Monday, March 03, 2014

Hey, I Finally Saw Neil Jordan’s THE GOOD THIEF!

Okay, so Neil Jordan’s THE GOOD THIEF, a 2002 heist thriller starring Nick Nolte, isn’t a classic, or even a movie that anyone’s ever made me feel guilty for having never seen, but it’s a movie that I’ve meant to get around to since its release 12 years ago, and was glad to see it available for streaming on Netflix Instant.

THE GOOD THIEF premiered in September of 2002 at the Toronto International Film Festival, just days before Nolte was arrested for drunk driving in Malibu. That is mostly remembered by folks by way of the infamous “mug shot,” which can still be seen as junk fodder on late night talk shows and internet memes.

The disheveled look of Nolte in that photo, wild hair and Hawaiian-shirt and all, was at odds with his well put together appearance in THE GOOD THIEF, Jordan’s 11th film as writer/director. Don’t get me wrong, the character Nolte portrays, Bob Montagnet, is a very rough at the edges guy who shoots heroin between intense smoky gambling sessions along the French Riviera, but the film wants to get across that he’s still got it going on - a young woman (Russian actress Nutsa Kukhianidze) says of seeing Nolte shirtless: “You look pretty good for a man your age.” Nolte replies: “What age is that?” Kukhianidze: “Stone age.”

Nolte’s self proclaimed “junkie gambler” is recruited by to mastermind a heist of a Monte Carlo casino, but they’re not after money, their score is a collection of original paintings from the Impressionist era worth more millions than what
’s in the safe. The new Japanese owners hang convincing forgeries on the wall of their casino, while the real ones are stored in a nearby underground vault.

Nolte’s plan involves his appearance distracting the security at the casino – all eyes are on him thinking he’ll rob the place – while his crew is stealing the paintings. “It’s like those paintings,” Nolte explains, “we’ve got a real heist and a fake.”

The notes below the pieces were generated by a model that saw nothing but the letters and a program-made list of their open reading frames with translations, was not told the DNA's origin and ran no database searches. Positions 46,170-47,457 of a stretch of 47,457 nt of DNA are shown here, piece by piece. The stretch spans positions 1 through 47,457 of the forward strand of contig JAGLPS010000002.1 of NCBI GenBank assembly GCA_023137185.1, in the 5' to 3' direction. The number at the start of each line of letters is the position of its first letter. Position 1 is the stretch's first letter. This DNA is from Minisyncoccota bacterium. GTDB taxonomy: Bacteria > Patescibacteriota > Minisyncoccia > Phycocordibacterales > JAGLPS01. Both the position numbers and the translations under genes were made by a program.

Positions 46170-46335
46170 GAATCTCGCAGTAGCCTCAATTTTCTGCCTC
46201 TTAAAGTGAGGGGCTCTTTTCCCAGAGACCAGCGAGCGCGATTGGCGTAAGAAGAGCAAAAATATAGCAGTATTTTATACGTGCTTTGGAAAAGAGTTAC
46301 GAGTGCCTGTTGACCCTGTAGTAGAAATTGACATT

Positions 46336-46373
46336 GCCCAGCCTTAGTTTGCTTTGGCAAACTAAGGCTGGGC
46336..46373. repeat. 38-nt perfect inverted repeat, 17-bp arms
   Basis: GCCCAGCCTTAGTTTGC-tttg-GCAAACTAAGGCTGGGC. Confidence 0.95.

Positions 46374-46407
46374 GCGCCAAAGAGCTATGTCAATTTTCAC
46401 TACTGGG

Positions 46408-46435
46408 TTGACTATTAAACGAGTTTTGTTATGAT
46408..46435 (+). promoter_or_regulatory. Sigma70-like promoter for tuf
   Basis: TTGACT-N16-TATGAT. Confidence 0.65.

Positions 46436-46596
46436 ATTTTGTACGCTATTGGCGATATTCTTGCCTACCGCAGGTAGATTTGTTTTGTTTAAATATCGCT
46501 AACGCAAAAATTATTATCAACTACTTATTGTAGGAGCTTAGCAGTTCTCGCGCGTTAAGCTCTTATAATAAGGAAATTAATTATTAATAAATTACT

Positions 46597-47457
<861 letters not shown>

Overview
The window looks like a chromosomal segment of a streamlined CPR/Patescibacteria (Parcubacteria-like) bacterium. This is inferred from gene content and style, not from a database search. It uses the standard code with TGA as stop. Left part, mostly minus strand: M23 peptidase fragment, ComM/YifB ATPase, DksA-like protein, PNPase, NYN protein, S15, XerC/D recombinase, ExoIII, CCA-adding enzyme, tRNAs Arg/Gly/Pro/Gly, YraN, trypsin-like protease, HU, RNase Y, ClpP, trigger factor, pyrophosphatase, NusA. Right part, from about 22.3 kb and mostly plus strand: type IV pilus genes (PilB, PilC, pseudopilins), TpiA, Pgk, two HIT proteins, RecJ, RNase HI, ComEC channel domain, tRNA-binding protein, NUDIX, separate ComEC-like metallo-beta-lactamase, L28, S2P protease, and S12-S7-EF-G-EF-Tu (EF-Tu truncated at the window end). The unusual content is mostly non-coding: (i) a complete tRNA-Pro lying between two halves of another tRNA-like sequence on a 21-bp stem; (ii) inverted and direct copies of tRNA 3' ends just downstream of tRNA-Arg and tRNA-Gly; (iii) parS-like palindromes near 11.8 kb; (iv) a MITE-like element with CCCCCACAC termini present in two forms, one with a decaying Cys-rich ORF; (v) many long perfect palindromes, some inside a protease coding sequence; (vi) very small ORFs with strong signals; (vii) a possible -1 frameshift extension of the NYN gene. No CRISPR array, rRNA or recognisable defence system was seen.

The film gets pretty flashy; more than one critic called it “stylish,” but underneath the freeze frames (sometimes in slow motion) and carefully staged shots, there’s an odd sense of humor at play. Of the members of his crew, there’s Julien Maurel as a trans-sexual muscleman, a dapper pair of identical twins (Mark and Michael Polish), and Serbian actor Emir Kusturica as security system genius/rock guitarist, all coming together to be the rag tag comic relief throughout the caper.

There’s also an uncredited cameo by Ralph Fiennes as a slimey yet suave art dealer but that doesn’t amount to much so let’s move on.

More than once, Leonard Cohen croons on the soundtrack, himself seemingly obsessed with gambling: “The ponies run, the girls are young, The odds are there to beat. You win a while, and then it's done…your little winning streak” (from “A Thousand Kisses Deep” from Cohen’s 2001 album 10 New Songs).

It’s a fitting dark little song that does its thing here. As does Nolte who glides into the film’s climax in a fine Italian suit with his hair slicked back. “To the limit, let’s get some chips,” Nolte says with confidence as he enters the heavily lit gambling palace as the proceedings get more and more heated.

THE GOOD THIEF is one of those gambling movies that goes against the oft quoted line that “the house always wins.” In other words, ultimately it’s a fantasy film. It wants you to root for an aging down and out gambler to have one last chance at a big score – and look great doing it.

It’s only a notch above being just a watchable time waster, but with Nolte playing his hand perfectly - I especially like his mini-speeches on art, religion, and rock ‘n roll - it’s a pleasing late night find on Netflix Instant. It seems like Nolte has been laying low lately
 - he hasn't had any major film roles, and the HBO show Luck, in which he co-starred with Dustin Hoffman, was sadly cancelled after one season because of the death of three horses. Here's hoping he'll get another film like this one to dominate, he's too often part of ensembles.

It's a shame that that damn DUI photo is better known than this film from the same year, but then Nolte might not have gotten the great juicy self-parodying part in Ben Stiller's 2008 modern comedy classic TROPIC THUNDER without it, so there's that.

THE GOOD THIEF was based on Jean-Pierre Melville’s 1956 French gangster thriller BOB LE FLAMBEUR, which is available as part of the Criterion Collection. I’ll get to that one day too.

More later...

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